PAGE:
Arbitration Can Be Avoided with 68% of Credit Card Issuers

Consumers can opt-out if they act fast 

Nearly 7 in 10 credit card issuers allow cardholders to resolve disputes in court rather than through forced arbitration, according to a new study from CreditCards.com. In many cases, however, if consumers don’t act quickly after getting a new card, that option can disappear for good.

The study reviewed 30 major credit card issuers and found that only 9 institutions have an arbitration clause that cannot be avoided. The remaining 21 issuers have either no arbitration clause at all or allow consumers to opt out of arbitration within a certain time period. The credit card companies reviewed account for 98.5% of U.S. consumer card balances. 

Arbitration is an alternative process to the court system in which a mediator hears both sides of the case and issues a decision.  There is no jury and the opportunity to appeal is unlikely.  Further, the process provides fewer protections for participants and can be more costly – likely deterring many from making claims.

Recently, Congress repealed the Consumer Federal Protection Bureau’s rule restricting arbitration.  However, it seems the annulment will have little effect on consumers.  Even without the regulation, 9 credit card issuers have no arbitration clause, including large financial institutions such as Bank of America, Chase and Capital One.  An additional 12 institutions allow consumers to opt-out of the clause, including American Express, Citibank and Discover.  Consumers must act fast, though. The typical opt-out time period is 30 to 60 days from the time the card is issued.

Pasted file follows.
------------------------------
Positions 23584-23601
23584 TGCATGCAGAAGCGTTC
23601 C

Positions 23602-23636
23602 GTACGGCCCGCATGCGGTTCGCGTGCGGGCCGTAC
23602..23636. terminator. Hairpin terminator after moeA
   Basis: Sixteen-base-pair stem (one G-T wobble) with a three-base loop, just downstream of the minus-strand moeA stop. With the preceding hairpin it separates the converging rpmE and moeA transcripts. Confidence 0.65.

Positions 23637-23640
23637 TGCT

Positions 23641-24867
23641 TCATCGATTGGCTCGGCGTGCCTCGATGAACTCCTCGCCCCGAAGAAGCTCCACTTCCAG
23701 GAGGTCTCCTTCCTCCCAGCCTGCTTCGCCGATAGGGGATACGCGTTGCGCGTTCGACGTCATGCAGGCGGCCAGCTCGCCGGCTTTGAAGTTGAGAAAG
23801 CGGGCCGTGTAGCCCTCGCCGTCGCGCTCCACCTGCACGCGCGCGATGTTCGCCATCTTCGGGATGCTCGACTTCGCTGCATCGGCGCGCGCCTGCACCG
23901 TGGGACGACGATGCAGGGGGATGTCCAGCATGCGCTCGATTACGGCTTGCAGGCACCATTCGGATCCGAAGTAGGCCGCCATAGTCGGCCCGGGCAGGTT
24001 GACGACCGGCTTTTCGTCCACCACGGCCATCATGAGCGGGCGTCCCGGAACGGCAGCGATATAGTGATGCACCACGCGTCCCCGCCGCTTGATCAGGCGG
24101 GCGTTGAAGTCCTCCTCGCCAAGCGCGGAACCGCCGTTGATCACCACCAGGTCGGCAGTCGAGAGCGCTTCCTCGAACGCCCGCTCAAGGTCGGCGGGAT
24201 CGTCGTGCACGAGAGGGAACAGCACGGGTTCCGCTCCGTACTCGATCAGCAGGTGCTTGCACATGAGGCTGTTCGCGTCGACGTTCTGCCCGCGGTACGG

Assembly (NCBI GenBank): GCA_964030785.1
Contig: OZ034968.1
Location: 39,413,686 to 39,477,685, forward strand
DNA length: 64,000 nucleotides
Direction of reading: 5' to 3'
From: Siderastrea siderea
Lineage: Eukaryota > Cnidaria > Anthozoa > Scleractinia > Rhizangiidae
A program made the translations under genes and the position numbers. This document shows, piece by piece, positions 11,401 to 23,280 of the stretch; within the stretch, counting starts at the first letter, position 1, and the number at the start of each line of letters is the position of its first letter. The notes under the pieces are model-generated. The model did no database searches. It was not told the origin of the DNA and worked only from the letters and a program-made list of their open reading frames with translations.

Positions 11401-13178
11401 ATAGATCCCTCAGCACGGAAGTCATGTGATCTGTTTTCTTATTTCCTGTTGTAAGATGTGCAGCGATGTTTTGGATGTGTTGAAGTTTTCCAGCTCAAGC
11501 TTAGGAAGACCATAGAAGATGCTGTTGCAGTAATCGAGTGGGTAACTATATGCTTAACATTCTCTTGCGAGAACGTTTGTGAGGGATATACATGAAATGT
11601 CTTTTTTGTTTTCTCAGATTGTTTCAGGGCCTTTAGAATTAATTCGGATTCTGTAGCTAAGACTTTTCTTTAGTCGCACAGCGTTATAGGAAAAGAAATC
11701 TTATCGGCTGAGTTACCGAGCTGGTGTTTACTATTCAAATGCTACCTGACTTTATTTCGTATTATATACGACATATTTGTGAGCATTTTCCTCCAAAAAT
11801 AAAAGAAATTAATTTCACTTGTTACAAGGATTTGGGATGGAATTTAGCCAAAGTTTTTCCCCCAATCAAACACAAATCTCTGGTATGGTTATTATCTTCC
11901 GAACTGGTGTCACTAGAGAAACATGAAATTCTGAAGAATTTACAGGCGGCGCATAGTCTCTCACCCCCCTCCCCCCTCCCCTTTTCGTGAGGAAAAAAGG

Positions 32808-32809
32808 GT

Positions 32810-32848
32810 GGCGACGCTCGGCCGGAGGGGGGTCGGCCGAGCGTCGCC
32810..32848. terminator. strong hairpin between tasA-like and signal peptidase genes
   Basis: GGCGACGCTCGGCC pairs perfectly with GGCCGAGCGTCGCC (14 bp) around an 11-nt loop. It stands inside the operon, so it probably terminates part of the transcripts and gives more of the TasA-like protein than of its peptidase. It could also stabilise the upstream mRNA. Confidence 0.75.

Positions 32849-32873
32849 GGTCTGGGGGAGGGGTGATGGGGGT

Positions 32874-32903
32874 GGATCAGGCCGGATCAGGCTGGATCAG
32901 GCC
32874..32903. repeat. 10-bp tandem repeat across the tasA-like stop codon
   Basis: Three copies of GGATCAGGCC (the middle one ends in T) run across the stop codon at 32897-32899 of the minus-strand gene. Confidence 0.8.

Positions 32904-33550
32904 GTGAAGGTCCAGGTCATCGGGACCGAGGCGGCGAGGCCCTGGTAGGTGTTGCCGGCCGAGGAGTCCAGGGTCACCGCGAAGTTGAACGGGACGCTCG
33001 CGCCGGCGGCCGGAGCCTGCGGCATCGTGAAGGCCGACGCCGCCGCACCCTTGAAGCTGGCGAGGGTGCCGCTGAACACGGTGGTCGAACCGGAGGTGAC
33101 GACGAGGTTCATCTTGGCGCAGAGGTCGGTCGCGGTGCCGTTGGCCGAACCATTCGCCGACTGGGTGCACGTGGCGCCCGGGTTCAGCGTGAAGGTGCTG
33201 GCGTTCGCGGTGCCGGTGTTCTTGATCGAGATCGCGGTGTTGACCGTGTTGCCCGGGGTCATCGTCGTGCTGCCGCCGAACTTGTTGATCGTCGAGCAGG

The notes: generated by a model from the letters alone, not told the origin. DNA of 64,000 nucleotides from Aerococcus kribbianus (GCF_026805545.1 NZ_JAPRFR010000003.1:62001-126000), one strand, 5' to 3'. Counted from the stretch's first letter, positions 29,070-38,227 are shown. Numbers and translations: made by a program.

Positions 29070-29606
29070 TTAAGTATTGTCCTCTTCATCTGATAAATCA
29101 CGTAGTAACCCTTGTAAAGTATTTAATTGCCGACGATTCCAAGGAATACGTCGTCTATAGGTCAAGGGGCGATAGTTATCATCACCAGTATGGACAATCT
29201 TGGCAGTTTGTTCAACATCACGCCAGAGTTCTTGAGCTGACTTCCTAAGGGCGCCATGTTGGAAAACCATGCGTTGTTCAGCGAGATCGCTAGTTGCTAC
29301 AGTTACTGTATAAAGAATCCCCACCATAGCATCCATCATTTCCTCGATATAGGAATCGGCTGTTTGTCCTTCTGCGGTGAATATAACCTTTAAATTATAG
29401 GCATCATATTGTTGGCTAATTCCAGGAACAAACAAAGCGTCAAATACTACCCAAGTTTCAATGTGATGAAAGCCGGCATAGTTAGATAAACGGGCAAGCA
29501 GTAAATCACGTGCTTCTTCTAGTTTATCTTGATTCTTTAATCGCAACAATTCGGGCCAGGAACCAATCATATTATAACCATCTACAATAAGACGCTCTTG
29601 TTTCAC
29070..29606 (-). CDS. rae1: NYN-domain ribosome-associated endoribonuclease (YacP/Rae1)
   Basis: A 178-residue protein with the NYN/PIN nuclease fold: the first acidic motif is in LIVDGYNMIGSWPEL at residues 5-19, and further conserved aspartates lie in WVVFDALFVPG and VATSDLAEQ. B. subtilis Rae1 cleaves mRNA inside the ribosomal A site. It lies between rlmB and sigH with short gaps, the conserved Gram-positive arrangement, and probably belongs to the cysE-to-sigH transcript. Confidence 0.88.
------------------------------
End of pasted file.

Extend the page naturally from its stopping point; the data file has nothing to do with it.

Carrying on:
So, what can consumers do with an existing credit card that has an unwanted arbitration clause?  “If you don’t like your card’s terms, don’t be afraid to shop around and possibly even walk away,” said CreditCards.com senior industry analyst Matt Schulz. “You have more power with your credit card issuer than you realize if you’re willing to wield it. Ask if you can change your current card to a new one that lets you opt out of forced arbitration. If that doesn’t work out, shop around for another card with better terms. There’s never been a better time to do it.”

Almost all cards reviewed in the study have an exemption for disputes small enough to be handled in small claims court.  The exceptions are Key Bank and Fifth Third Bank.

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